The Sarah Benedict House and Garden
An Historic Place
Located at 3751 Prospect Avenue, the Sarah Benedict House is listed in the National Register of Historic Places and is part of the Upper Prospect Avenue Historic District.
Its asymmetrical massing, hip roof and detailed masonry work exemplify this rare local example of the brick Queen Anne Style – as do its irregular slate shingling and the tiled frieze between the first and second stories. Unfortunately, the identity of the home's architect is unknown.
Built in 1883
Built in 1883 for Sarah Rathbone Benedict, widow of Cleveland Herald publisher George A. Benedict, the house is one of the few remaining survivors of a bygone era in Cleveland's rich history. From 1860 until about 1915, Upper Prospect Avenue was second only to "Millionaires' Row" on Euclid Avenue, which is one block to the north and once dubbed as "the most beautiful street in America."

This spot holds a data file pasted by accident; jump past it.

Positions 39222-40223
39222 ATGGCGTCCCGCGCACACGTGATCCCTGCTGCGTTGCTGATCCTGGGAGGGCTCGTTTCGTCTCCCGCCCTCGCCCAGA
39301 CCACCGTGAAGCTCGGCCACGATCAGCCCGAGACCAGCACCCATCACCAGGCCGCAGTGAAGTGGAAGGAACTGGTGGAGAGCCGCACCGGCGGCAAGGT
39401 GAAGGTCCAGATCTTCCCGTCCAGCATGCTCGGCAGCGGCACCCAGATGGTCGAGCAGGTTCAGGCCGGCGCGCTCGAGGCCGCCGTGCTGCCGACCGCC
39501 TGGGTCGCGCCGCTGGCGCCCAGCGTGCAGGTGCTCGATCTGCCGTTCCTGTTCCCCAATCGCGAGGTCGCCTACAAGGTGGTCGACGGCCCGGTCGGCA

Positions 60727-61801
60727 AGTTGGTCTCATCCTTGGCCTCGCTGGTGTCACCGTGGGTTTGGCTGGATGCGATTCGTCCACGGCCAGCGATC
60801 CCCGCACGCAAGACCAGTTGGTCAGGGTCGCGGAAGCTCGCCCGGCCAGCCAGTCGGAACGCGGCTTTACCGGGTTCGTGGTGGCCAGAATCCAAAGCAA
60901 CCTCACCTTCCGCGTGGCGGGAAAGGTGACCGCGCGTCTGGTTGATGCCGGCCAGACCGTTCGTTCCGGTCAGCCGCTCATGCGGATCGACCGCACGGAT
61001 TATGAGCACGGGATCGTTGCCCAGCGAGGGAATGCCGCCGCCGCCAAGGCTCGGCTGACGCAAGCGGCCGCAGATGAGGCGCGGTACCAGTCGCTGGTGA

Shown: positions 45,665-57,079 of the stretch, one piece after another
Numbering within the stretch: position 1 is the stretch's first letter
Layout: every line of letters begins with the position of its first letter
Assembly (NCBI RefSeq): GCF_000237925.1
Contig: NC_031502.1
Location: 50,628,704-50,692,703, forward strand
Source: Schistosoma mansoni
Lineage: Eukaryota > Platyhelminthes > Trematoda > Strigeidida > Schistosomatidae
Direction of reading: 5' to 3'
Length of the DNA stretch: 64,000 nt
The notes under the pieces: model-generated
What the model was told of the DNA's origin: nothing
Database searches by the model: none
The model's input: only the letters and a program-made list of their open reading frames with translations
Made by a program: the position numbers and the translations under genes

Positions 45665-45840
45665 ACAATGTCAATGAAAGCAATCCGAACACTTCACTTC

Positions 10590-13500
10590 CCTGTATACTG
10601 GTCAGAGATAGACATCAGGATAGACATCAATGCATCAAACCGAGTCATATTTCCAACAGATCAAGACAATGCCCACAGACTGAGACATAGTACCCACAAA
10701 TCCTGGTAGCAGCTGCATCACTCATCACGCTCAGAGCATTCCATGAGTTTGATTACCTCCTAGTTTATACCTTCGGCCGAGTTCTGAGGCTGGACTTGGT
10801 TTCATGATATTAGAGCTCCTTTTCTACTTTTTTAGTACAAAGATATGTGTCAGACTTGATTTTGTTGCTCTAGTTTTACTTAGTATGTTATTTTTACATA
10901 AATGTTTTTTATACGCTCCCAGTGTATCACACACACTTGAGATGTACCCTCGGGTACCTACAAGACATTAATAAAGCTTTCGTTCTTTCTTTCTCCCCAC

While Euclid Avenue housed the mansions of Cleveland's wealthiest movers and shakers, the once fashionable Upper Prospect area housed the families of the affluent upper middle class – attorneys, doctors, publishers and businessmen. When the Benedict House was constructed, it joined the line of handsome single-family homes, elegant apartment buildings, churches and row houses on the street. Widowed in 1876, Sarah Benedict lived in the home from its construction until shortly before her death in 1902 at the age of 87. As a prominent Clevelander, she was an integral part of the city's vibrant social, religious and philanthropic scene.
After her death, the Benedict House existed for many years as a single-family residence. As the Upper Prospect neighborhood transitioned during the early 20th century to a center for Cleveland's automobile retail sales and other commercial uses, the property served as a boarding house, office building and for light manufacturing. It later became "The Library," a popular bar for students at nearby Cleveland State University. Until its recent renovation by the Cleveland Restoration Society, the Benedict House stood vacant.